“I am not physically tired, just filled with a deep, vague, undefined sense of spiritual distress, as if I had a deep wound running inside me and it had to be stanched.”
It’s all about language these days. Still. Even with the lilacs in bloom and the damp magnolia petals carpeting the sidewalk. Words caught in trees like abandoned balloons, limp and ragged and weather-worn.
Thanks for being such an awesome non English student member of the workshop, someone wrote, and my mind stuttered on the phrase “non English student.” Is that me? Is this who I’ve become? Identity is a twisted trying thing. The PhD students talk about cigarettes, all nodding their heads in knowledge, and what I don’t say is that the only time I’ve smoked a cigarette is when a guy said he’d kill himself if I didn’t join him.
Homesick, sick of home, one of my students writes.
Spring has been a long unthawing, a slow crawl into who I used to be. I went to a bar a couple of weeks ago, the first time in over a year, and the normalcy of it shocked me. I drank an IPA and ate french fries and danced in my seat to Gorillaz and answered trivia questions incorrectly. Do you remember this? My body asked itself. Do you remember who you used to be? French fries have played an integral role in many of my favorite bar outings, and the memories emerged slowly—G-Door, Twisted Rail, The Garrison—beer and fries and friendship. I couldn’t get over how much I missed being a person out in the world eating fries, how good it felt to be somewhere else besides my own dark apartment.
The trying to write feverishly, for the fear that you will never be able to express yourself in the same way ever again, one of my students writes.
I feel like you do really cool stuff, but you never talk about it, one of my coworkers tells me. Yeah, that’s true, I agree. I feel like I know nothing about you, he says, and I want to smash my head into the wall.
I feel like poetry is a boat on ice, one of my students writes.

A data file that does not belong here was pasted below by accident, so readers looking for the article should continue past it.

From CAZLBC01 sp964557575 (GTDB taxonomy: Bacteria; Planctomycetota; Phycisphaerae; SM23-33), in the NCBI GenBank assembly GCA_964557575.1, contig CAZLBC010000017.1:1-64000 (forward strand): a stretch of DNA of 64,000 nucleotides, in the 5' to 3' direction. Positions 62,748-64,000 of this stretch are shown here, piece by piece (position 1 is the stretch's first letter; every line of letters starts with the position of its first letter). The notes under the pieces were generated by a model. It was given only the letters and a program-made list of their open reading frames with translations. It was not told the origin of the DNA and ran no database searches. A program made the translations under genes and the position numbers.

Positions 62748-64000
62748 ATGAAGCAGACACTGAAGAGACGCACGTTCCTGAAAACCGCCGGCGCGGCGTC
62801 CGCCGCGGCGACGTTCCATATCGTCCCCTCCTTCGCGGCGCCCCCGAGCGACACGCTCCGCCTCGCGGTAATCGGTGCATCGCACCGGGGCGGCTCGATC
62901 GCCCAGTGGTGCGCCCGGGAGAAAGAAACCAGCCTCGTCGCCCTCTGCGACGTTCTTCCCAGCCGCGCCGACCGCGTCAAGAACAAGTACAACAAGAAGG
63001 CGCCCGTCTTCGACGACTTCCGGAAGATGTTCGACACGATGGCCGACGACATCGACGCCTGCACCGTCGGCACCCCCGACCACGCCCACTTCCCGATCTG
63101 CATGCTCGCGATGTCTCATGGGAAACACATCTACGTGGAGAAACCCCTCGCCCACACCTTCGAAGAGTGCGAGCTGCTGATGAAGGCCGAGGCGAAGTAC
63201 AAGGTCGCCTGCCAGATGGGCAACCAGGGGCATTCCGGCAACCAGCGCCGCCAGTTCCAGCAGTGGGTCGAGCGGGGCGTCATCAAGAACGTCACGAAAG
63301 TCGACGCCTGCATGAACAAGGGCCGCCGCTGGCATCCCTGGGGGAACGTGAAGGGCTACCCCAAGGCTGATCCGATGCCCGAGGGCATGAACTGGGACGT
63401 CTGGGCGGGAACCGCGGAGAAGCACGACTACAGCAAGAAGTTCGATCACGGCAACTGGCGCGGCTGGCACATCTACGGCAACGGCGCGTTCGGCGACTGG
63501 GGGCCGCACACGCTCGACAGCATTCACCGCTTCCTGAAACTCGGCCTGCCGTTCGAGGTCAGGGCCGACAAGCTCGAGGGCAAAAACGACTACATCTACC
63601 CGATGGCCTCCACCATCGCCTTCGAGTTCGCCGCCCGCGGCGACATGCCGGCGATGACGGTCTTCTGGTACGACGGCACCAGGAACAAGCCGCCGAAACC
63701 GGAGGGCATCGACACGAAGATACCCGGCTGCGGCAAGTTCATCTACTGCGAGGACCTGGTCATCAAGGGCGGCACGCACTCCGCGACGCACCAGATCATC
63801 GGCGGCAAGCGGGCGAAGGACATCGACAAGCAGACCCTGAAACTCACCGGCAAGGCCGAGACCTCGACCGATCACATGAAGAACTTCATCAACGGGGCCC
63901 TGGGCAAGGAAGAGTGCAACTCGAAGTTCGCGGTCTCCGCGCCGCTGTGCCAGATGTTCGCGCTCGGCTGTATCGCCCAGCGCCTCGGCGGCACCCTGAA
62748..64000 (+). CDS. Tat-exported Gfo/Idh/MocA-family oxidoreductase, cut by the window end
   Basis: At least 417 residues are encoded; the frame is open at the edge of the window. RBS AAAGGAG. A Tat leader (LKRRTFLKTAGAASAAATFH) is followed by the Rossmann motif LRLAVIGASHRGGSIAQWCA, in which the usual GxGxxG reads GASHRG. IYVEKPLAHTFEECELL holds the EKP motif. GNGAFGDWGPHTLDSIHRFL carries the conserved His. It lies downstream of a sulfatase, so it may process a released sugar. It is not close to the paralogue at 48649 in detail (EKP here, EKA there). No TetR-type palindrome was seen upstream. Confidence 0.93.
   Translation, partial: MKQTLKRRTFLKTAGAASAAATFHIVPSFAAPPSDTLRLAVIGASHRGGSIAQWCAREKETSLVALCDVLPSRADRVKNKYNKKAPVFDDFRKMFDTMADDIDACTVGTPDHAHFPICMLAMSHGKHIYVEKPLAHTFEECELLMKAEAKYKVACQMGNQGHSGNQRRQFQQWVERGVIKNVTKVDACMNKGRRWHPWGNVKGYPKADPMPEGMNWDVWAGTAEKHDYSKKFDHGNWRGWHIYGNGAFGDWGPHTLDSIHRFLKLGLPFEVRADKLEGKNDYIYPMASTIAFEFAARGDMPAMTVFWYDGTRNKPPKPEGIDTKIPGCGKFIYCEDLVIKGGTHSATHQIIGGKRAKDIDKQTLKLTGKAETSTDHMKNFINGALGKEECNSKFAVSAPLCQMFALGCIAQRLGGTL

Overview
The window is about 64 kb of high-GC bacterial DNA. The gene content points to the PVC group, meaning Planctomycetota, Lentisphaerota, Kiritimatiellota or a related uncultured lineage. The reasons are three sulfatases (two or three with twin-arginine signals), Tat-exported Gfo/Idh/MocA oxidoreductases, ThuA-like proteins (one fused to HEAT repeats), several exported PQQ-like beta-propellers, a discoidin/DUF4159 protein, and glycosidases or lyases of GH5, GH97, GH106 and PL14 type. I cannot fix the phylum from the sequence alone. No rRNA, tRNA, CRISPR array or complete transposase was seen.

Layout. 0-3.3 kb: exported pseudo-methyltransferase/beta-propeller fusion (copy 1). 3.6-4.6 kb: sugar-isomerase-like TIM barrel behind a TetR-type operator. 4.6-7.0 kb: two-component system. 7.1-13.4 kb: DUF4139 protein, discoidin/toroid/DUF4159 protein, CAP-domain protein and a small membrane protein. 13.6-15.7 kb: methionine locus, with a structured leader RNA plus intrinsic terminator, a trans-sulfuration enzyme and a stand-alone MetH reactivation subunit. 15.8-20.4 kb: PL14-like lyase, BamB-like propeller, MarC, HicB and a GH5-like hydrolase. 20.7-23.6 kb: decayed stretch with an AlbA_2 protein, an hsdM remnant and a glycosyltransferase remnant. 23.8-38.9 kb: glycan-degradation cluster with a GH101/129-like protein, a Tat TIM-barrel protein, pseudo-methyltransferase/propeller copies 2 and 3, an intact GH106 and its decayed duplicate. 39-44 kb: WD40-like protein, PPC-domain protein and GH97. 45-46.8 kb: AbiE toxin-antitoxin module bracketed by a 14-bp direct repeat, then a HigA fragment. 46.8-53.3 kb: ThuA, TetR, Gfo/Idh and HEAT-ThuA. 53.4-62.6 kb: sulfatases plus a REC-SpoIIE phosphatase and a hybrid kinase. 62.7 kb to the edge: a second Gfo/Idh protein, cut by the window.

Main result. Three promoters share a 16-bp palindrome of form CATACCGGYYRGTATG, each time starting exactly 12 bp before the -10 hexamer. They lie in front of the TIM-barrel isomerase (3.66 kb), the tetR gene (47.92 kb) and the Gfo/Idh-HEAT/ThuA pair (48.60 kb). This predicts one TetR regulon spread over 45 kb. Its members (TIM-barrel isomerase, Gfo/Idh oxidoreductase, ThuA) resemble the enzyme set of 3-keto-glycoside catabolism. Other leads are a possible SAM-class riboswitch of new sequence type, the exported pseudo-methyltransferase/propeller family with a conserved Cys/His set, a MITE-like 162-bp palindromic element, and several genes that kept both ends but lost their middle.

I was annoyed at this one girl in Ohio who left without saying goodbye, but I get it now. The not wanting to say goodbye. Not wanting to engage in a ritual that does nothing for closure. It is so much easier to drive off into the sunset and turn your stereo on full blast. I leave in a week, and it doesn’t feel real. The goodbyes have already started. I’ve shirked many of them. Because. Because I can. Because I am tired. My grandmother’s memorial service is this weekend and I am supposed to talk and I’ve written nothing down, and I’ll create something in time, it’ll be fine, but everything is an ending, and the symbolism I’ve invented for myself threatens to swallow me, and one of my campers died the other month and I feel his mother’s sadness every time I open Facebook and see pictures of his small hands, his doted-on gravesite, and it is like this, you know? It is and is and is and it never stops. Everything is the last line of Gatsby.
Is putting all this time in words worth it? One of my students writes. Yes, he answers.
I love you! One of my classmates says as we conclude our final class.
I love you too, my professor answers her. Then all the screens go black.
(title of this post is from the song of the same name by Adult Mom)